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Best face.

We struggled with 2 lines. One inside where my turn wasn’t perfect. We made it work the first 2 times (first turned too late… shocking, then didn’t use 2 hands) but once I used 2 hands AND outside leg it was easy and I didn’t need to work. The only real issue was the bending line and that was not Ranger but me. First time through we did the oxer around to the line and I didn’t like the oxer and failed to let that go. The in was actually nice, but I got nervous heading to the out oxer (it wasn’t huge, but it was close to the wall and made me twitchy) and looked at it and saw the spot and then stopped looking at it and rode right past it. Consciously.  So we did it again. I did the add just to get me over it. Before jumping the second time my trainer yelled “you guys jumped in the Dixon Oval and that jump is making you nervous?!” Lol. Third time was gorgeous and forward and we called it a day.

Well, I called it a day. Ranger had a do a w/t lesson with a tiny bit of cantering which is cute and terrifying. Supposedly he’s good if he likes the kid. If he doesn’t, he can’t do the w/t lessons. He just takes off cantering and gets faster, and faster, and faster. Oh Ranger…

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Best face in the world. 

Anyway, my takeaway from this very long post. I really need to trust what I see, what I FIRST SEE, and go with it. Once I see something, I need to focus my brain on something, anything, whether counting, singing, or conversing with Ranger about anything. But, trust that I can and do see the spots. I wish I wouldn’t see distances so early because that is part of the issue. Seeing something 12-15 strides back isn’t ideal as that’s a long time to stick with a plan. But, that’s where I’m at. Trust it. Go with it. Commit. And stop interfering. And it’s all better when Ranger is more up like yesterday. When he lazy, it’s so much harder to stick with the plan!

14 thoughts on “Trusting your eye and turning off your brain

  1. oh man, i 100% know that feeling of seeing a distance then kinda managing to muck it up anyway. one of my coaches said i get kinda “too excited” and then, yea, change something. definitely obnoxious!!

    • It’s this second guessing of what I see. So I’ll turn, have the pace, and then tell Ranger to shorten up and change my pace suddenly like 2 strides out because there’s no way what I’ve been riding towards has been right… Or, continue riding towards something and just flop around at the last minute and not add leg because, going for the going stride, it’s important to ride under powered… It’s ALL mental. Because I can’t possible be right?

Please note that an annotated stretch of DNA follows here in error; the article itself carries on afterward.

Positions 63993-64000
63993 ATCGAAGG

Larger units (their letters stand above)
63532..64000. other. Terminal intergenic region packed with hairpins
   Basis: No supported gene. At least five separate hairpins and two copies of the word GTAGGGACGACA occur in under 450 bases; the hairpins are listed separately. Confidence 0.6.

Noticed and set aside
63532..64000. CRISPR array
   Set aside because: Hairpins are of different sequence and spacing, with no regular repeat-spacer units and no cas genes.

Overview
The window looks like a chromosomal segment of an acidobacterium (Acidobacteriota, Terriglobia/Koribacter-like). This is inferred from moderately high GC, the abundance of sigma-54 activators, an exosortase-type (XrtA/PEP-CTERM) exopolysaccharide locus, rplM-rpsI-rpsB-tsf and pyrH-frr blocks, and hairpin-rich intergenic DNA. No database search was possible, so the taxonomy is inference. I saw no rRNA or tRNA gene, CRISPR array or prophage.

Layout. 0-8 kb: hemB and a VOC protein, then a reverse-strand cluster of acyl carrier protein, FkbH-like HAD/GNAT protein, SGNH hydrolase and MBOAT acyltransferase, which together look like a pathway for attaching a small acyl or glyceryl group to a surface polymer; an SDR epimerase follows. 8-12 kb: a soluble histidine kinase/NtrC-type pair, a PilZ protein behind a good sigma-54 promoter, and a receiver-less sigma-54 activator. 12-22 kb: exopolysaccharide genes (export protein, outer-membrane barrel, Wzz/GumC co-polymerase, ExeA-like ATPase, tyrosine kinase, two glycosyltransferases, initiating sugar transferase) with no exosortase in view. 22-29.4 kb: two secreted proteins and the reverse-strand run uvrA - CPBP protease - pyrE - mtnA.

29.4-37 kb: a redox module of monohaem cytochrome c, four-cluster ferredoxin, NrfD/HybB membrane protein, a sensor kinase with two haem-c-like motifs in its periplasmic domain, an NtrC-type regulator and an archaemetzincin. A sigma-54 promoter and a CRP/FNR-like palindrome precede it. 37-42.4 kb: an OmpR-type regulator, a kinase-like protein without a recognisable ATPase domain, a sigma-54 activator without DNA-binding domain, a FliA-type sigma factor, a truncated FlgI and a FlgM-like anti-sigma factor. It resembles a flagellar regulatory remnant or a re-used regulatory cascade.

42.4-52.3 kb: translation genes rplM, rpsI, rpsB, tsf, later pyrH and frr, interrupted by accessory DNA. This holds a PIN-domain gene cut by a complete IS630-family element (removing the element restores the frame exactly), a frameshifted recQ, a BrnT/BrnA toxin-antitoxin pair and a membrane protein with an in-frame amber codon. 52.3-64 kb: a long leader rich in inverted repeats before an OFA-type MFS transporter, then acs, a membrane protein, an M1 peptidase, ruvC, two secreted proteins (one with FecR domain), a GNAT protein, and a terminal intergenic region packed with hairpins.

2. I have days like that too, where I can see everything in the world and then end up messing it up. My favorite thing is to find the nice deeper distance and then soften my shoulders to it, making it weak instead of riding up to it and making it powerful. Total fail.

    • It’s not even wanting to take options. I just 100% stop trusting myself and tell myself I’m wrong. I’m not looking at the jump (riding a stopper in the past cures you of that) I just tell myself I don’t know anything and I’m a fool who is wrong with a bad eye… Self sabotage!

  3. Ah haha yeah me right now is like “distance? Crap, how do I judge the distance? I’m trotting. Or hell, how big even is this horse’s stride cause who the f*ck knows cause I sure don’t” haha. But I totally get it about second guessing yourself and your brain being like “but what if?” so you change something instead of trusting yourself. Sooooo frustrating. But I’m glad it was still a productive lesson!

      • Hahaha totally no judgment here! I would get sooooo freaked about jumping when I was a kid that I’d literally “black out” in my rounds. I could never remember jumping a single jump but apparently I did haha! So I totally understand!

      • Well, Remus and Ranger will take over. Ranger doesn’t care how much I screw up. But the more I screw up, the harder I get on myself? It’s hard to explain… I’m not a perfectionist. But, I don’t tolerate mistakes for when my brain gets over involved…

    • The problem is I see it and I 100% know I’m right. Then that evil voice in my head tells me I know nothing and I can’t be right and to change something because I know nothing and if I know I’m right I must be wrong. Stupid brains.